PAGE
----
Sunday, April 16, 2017
He is Risen! that is the Good News of Easter. Think of that. It is in the present tense. Our faith is not only that He rose from the dead, but that He is risen and lives now, not only in heaven, but here among us. How? For starters in the Eucharist. Unfortunately a lot of people stop there. The Eucharist is indeed the most concrete, visible and tangible was that He is alive among us, but not the only way. In Matthew's Gospel Jesus tells us "Where two or three are gathered in my name, there am I in the midst of them. (Mt. 18:20) Think of that. Not only in church, but when we pray at home or anywhere else He is with us. Then, of course, is Matthew 25 "I was hungry and you fed me, naked and you clothed me, etc." There is likewise a real presence of the Lord among us in the Word. When we read the Scriptures either as a community or privately the One Who is the Living Word comes to dwell in our hearts. Life, then, is indeed alive with the presence of the Risen Christ.
Our problem, very often, is that we are not aware of this. Our spiritual vision needs to improve. It is so easy to get weighed down by all the horrible things going on in the world. How do we keep the awareness of His presence alive? I return again to the Eucharist. Sometimes we stress the presence of Jesus there so strongly that we act as if that is the only way in which we encounter the Risen One. The Eucharistic presence is not the only way. In the Eucharist we can connect the dots to these other, perhaps more subtle forms of His presence among us. In Luke's Gospel we have one of my favorite Resurrection accounts, that of Jesus on the road to Emmaus. (Lk. 24:13-35). Two distraught disciples are in Jesus' presence but they don't recognize Him. In the breaking of the bread (Eucharist) they not only see him, but they realize that He is the One who was with them earlier in their brokenness. For us it is in the Eucharist that our eyes are opened, not only to see Him while at Mass, but to realize how wonderfully present He is throughout our lives.
One last, but important, thought. At Easter we proclaim that Christ has won a victory over sin and death. It is certainly easy to look at the condition of the world today and say, "What victory? Are you kidding me?" I just finished reading a book by one of my favorite contemporary spiritual writers, Fr. Ronald Rolheiser, OMI. The book's title is The Passion and the Cross. In one section of the book he explains something important in talking about the meaning of Redemption, He explains that Jesus is not a rescuer. He doesn't bail us out but rather allows us to go through pain and suffering only to discover something unimaginably wonderful on the other side. On the cross the Father does not rescue Him. He is allowed to die. That's what the two disciples mentioned above failed to see. Incredibly He rose from the dead.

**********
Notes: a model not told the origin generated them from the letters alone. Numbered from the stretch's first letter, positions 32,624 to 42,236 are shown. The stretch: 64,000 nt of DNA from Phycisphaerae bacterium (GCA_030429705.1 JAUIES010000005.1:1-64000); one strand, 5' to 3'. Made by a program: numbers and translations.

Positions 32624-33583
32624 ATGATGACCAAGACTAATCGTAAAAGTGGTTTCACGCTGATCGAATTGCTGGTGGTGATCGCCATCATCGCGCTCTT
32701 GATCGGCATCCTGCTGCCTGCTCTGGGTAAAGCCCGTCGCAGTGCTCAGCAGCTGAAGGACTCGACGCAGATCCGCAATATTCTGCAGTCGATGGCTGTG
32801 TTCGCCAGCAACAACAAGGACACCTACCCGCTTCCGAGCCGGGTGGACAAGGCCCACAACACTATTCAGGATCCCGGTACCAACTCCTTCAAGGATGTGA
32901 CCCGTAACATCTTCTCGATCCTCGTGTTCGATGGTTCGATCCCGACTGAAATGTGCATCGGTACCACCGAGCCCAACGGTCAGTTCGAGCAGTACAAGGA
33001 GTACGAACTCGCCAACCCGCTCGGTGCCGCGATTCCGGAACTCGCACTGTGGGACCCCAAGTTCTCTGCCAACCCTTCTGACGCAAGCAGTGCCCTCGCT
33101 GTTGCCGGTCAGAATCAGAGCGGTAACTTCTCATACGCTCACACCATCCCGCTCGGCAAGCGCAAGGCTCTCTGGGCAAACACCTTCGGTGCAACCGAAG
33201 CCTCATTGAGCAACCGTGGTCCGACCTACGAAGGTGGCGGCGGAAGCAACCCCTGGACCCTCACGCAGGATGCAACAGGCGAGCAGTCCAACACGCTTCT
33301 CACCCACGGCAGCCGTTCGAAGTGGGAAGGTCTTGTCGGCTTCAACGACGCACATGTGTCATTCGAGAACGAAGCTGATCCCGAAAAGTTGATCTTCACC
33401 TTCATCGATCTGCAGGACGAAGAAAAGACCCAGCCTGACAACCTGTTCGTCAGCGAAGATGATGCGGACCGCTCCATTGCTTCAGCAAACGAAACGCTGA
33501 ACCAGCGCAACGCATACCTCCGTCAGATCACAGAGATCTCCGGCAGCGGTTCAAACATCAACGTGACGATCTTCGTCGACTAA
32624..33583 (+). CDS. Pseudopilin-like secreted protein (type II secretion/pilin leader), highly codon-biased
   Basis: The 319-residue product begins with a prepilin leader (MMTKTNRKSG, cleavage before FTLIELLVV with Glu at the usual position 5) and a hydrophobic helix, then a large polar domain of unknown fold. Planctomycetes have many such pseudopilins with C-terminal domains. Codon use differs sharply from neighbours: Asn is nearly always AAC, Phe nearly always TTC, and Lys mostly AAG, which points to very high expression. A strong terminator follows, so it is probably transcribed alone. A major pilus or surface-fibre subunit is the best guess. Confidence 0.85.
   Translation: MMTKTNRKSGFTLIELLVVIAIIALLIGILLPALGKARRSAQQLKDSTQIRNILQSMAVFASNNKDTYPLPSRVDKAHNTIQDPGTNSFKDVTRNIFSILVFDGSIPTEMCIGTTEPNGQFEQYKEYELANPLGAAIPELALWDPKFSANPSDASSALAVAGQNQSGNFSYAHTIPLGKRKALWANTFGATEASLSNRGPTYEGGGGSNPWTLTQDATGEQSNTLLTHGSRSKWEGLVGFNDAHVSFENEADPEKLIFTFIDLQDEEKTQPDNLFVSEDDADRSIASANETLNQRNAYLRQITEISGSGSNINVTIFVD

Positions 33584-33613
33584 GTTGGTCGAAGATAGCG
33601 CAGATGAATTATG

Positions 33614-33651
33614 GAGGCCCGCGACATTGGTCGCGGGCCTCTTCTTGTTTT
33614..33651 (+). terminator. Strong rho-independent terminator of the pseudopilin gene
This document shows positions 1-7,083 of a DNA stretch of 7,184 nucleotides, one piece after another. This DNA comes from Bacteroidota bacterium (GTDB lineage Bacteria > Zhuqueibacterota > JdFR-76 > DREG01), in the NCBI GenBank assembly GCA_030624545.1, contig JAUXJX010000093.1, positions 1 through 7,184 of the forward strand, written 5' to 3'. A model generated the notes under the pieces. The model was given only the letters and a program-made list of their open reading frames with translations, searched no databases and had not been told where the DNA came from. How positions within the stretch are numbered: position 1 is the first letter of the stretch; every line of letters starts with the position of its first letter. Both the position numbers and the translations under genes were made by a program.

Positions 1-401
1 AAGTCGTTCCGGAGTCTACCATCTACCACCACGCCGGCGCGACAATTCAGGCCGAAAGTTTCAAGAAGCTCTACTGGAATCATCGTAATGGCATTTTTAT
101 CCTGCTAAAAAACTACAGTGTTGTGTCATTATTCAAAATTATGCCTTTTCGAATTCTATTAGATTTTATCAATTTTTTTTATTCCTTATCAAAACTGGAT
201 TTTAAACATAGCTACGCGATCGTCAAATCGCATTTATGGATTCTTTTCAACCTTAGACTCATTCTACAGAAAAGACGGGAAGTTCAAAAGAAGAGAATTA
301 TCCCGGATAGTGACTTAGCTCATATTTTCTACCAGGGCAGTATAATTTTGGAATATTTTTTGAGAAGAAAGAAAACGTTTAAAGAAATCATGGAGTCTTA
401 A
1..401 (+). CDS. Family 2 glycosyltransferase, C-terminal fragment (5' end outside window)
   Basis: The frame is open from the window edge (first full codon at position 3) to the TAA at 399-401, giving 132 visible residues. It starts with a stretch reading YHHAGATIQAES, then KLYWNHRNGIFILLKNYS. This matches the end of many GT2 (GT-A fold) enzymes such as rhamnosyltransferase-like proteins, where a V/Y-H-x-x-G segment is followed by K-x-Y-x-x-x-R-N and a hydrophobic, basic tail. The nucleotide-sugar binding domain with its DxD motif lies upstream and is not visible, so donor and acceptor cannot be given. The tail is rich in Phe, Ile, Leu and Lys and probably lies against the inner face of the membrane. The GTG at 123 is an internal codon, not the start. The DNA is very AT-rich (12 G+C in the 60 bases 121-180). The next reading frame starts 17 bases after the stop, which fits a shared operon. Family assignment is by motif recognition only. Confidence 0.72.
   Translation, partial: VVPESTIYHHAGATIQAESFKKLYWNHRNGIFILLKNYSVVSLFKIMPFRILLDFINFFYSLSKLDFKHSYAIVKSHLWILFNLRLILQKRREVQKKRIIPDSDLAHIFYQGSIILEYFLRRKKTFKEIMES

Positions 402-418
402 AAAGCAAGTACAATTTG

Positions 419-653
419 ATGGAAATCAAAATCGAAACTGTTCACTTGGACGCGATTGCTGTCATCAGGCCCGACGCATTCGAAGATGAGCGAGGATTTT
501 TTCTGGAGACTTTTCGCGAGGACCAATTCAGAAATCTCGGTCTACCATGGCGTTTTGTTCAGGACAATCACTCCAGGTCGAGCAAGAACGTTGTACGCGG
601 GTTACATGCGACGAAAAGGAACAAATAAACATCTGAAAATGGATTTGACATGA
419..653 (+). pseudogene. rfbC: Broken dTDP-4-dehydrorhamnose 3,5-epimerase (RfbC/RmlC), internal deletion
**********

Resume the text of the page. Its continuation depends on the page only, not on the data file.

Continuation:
As we confront suffering, sickness and death in our own lives and in the lives of our brothers and sisters around the world our faith teaches us that there will be redemption, that we will not usually be spared or rescued, but rather that we will be strengthened to go through these things not in some stoic grin and bear it mentality, but in true Christian Hope that something new awaits us on the other side, not only in the next life, but even now.
Christ is Risen! He is truly Risen! Alleluia!
Wednesday, April 12, 2017
There is one moment in the telling of this story that often gets overlooked. As Jesus approaches him, ready to wash his feet, Peter refuses. Jesus responds by telling him, "Unless I wash you, you will have no inheritance with me." (John 13,8) Jesus, of course, does was his feet.
What are we to learn from Peter's refusal? There are lessons on several levels.
We live in a society that overvalues self-sufficiency. We tend to feel weak if we let someone help us. While this applies to all of us it is especially true of men. We need to be able to do it all, or so we think. What we fail to appreciate is the difference between taking and receiving. Taking from others is to assume power and control over them. It leads to an attitude of entitlement. Receiving is to take a position of humility. It is to acknowledge and be grateful for a gift that is being offered. Peter is initially practicing false humility. He doesn't want to allow his Teacher and Master to perform such a menial task. Jesus is offering a gift, a gift of love, which Peter receives.
On a deeper level we need to understand the gift that is being offered. Washing feel is a task that even slaves could refuse to do under Roman law. When we re-enact the washing of feet in our parishes I am sure that all of the volunteers make sure that their feet are clean. In Jesus' time people walked barefoot or in sandals. Few people had boots and shoes. With sharing the roadways with animals, and most roadways being made of dirt, you can imagine what a chore it wast o wash feet.
This gesture by Jesus is what Pope Benedict XVI, in volume II of his Jesus of Nazareth trilogy calls a Sacramentum of Jesus' Passion and Death. By this he does not mean that washing of the feet is an eight sacrament, but rather that it is a ritual playing out of what would happen to Jesus the next day. In His Passion and Death Jesus is pouring out His love for all humanity. He is stooping down to an entering the darkness and filth that is our sin and our suffering in order that all of that might be forgiven and healed. That is what the dirt and filth on the muddied feet of the apostles represents.
For us the challenge is to allow ourselves to receive this gift of total love from Jesus. It is to admit at the same time that there is darkness within us and that we need this precious gift.
Are we willing to let Him wash our feet? At the end Jesus reminds us that we must do as He did. We cannot do that well if we are not first willing to receive from Him.